I didn’t expect to be transfixed by such a detailed account of one woman’s mission to build a labyrinth, but Amanda Lohrey’s Miles Franklin Award winning novel, The Labyrinth, is surprising.
Erica has moved to a tiny coastal town to be closer to her artist son who is incarcerated for homicidal negligence. While there, driven by a childhood memory, she obsesses over the building of a labyrinth and, in its construction, the labyrinth becomes a source of focus for others in the town. As hints to the history of these characters are revealed, it is apparent that in building the labyrinth they are attempting to reset the stones laid earlier in their lives. This is a book about obsession, particularly artistic obsession, and its power to both strain and save.
Unlike a maze, labyrinths are designed to be meditative, and this is what reading this novel is like. It isn’t so much the plot that drives the narrative, but a desire to stroll through the labyrinth in a dream state. It is contemplative but not conclusive, leaving you to ponder themes of loss, neglect, impermanence, grief, guilt, intergenerational trauma, and ultimately renewal. It is very much a literary novel, and its joy lies in the dexterity with which Lohrey wields words.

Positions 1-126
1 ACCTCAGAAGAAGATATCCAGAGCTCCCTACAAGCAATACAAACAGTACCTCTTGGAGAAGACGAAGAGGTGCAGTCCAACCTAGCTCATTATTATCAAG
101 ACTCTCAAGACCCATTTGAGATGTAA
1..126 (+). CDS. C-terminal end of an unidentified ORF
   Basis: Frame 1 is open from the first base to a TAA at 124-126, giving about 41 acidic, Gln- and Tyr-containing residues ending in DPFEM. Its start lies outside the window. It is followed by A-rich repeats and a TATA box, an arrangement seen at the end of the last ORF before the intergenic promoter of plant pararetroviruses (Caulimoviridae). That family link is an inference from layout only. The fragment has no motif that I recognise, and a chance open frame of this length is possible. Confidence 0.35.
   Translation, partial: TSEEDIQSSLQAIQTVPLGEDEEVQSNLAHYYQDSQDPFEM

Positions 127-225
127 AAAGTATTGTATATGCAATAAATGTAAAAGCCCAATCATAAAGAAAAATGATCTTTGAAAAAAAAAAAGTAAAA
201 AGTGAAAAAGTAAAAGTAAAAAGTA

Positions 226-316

It is impossible to read this book without googling labyrinth designs.
This month I read Denizen by debut author James McKenzie Watson, and I was absolutely blown away by his talent as a new writer, and by the story itself.
Denizen won the Penguin Literary Prize in 2021 and was picked up for publication. It follows the story of Parker from the age of nine, through to adulthood when he’s a father himself, told from his perspective. Brought up on a remote farm in western New South Wales with a troubled childhood (and troubled mind), Parker is a character who you don’t always love or understand, but you feel deeply for all the way through. It’s haunting and visceral and so, so emotive. Exploring the stoicism of people in country towns, in outback Australia, and the crippling anxiety of loneliness. Five stars.